Years ago, my husband used to run a coffee shop. They sold 900-calorie coffee drinks, as well as sandwiches, salads, and snacks.
Customers would often quiz him on the offerings, as they decided what to eat or drink. They’d ask him about sizing, or how it tasted, but far more often, they’d ask him, Is it healthy?
His answer was always the same: That depends on what you consider “healthy.”
Not everyone has the same definition of what healthy means, or what healthy habits look like. The dictionary says health is “being free from disease,” but my standards are higher. I don’t want to just avoid sickness, but to feel good.
While some things are blatantly unhealthy, much of good health is subjective. What’s perfectly healthy for me might make you feel blah, and vice versa. The only way to figure out what works for you is through trial and error (and, if you’re lucky, with some feedback from a doctor, or trainer, or nutritionist).
For me, healthy looks like a good foundation: good food, good sleep, lots of movement.
When it comes to food, healthy looks like high protein, high fat, low sugar, no artificial sweeteners. (My healthy-for-me food choices would earn me a scolding from many of my husband’s former customers.) But after years of trial and error and blood work, I know that I’m prone to hypoglycemia, and that kind of food keeps my blood sugar stable. Artificial sweeteners make me rabidly crave sugar, so I lay off them.
I ate too many carbs on vacation, and then I got sick, because that stuff wasn’t healthy for me. I’ve reined in my eating habits this past week, and I’ve felt much better.
(My kids eat a lot more carbs than I do, and that’s fine. That’s their healthy.)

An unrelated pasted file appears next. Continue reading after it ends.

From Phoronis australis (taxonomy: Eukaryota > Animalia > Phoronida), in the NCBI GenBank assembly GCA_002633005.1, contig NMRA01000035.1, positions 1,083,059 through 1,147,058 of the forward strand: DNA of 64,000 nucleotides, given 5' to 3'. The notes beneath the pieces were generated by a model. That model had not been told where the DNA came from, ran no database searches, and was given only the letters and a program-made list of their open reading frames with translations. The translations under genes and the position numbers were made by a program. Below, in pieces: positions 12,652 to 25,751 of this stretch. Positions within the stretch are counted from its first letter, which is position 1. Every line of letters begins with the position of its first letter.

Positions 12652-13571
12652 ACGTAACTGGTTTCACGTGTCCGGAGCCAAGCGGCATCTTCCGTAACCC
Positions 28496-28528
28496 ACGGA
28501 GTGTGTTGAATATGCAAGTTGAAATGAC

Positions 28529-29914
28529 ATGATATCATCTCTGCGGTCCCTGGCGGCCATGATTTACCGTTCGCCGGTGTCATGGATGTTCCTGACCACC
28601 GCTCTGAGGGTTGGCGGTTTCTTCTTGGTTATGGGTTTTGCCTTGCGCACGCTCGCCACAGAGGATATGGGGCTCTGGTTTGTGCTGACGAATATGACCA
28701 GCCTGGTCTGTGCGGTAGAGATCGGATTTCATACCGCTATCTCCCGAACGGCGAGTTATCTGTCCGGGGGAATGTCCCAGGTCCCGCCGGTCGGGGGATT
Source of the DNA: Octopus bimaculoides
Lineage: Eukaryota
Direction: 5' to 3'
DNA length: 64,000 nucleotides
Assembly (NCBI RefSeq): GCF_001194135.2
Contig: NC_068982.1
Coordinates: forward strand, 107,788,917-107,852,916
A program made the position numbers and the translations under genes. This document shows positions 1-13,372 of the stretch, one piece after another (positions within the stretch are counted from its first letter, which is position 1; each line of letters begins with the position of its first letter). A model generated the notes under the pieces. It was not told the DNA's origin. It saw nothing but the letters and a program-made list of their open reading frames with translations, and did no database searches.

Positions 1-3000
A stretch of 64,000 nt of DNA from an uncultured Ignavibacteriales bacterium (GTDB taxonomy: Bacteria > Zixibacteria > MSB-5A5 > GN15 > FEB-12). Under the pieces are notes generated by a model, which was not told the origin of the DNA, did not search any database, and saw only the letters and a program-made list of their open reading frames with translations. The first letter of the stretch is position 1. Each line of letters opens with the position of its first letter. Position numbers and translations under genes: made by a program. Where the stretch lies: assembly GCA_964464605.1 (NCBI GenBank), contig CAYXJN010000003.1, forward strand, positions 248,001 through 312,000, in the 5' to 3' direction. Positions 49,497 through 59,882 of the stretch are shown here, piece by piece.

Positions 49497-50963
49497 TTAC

When it comes to sleep, I need a bunch. I wish I were one of those people who only needed 6 hours a night, but I need 7.5-8 or bad things happen.
Healthy looks like building rest into my life. Not just sleep, but rest.
I need exercise, and by now I have a good idea of what kind I enjoy and what kind I dread. (Your preferences are probably different, and that’s great.) I need movement, too—not just the kind that builds muscle or makes me sweat. When I get busy, exercise tends to be the thing I drop first. Not activity (I’m pretty good about getting my 10,000 steps), but exercise. So I skip it, and then I don’t feel good. Not healthy.
I need daylight: the natural kind when I can but the happy light kind when I can’t. When we moved last year, we looked for a place with big windows facing east and south. And though I crave daylight, my skin hates the sun: I’ve accepted that my skin and intense sunlight are never going to be on good terms. Healthy looks like acting accordingly.
I wasn’t born knowing these things, and my idea of what healthy habits look like—for me—will probably change as the years go by. (If you figured out what your body needed in your teens or twenties, I applaud you. I wasn’t that smart.)
Healthy is often something we look for “out there”—like it’s just one thing, and we can have it.
I did CrossFit for years. I have mixed feelings about it, but I’m very grateful for one big takeaway: your body is yours, it’s unique, and you need to tinker until you figure out what works for you. If you can experiment and pay attention, you can know your body and learn how to treat it right.